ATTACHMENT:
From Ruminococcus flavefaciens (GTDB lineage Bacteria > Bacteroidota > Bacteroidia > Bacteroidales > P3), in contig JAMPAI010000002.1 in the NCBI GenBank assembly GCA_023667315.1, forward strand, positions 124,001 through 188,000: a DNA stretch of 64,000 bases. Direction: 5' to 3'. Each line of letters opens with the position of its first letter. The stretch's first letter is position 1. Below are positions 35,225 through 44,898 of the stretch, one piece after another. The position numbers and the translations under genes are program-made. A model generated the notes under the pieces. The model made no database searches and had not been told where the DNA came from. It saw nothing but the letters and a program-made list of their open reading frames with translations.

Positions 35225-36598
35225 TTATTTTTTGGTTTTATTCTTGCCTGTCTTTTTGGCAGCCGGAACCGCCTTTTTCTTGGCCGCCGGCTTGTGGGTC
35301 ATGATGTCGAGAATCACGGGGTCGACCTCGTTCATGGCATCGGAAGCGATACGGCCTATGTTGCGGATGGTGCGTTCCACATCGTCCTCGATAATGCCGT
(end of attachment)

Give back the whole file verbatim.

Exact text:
From Ruminococcus flavefaciens (GTDB lineage Bacteria > Bacteroidota > Bacteroidia > Bacteroidales > P3), in contig JAMPAI010000002.1 in the NCBI GenBank assembly GCA_023667315.1, forward strand, positions 124,001 through 188,000: a DNA stretch of 64,000 bases. Direction: 5' to 3'. Each line of letters opens with the position of its first letter. The stretch's first letter is position 1. Below are positions 35,225 through 44,898 of the stretch, one piece after another. The position numbers and the translations under genes are program-made. A model generated the notes under the pieces. The model made no database searches and had not been told where the DNA came from. It saw nothing but the letters and a program-made list of their open reading frames with translations.

Positions 35225-36598
35225 TTATTTTTTGGTTTTATTCTTGCCTGTCTTTTTGGCAGCCGGAACCGCCTTTTTCTTGGCCGCCGGCTTGTGGGTC
35301 ATGATGTCGAGAATCACGGGGTCGACCTCGTTCATGGCATCGGAAGCGATACGGCCTATGTTGCGGATGGTGCGTTCCACATCGTCCTCGATAATGCCGT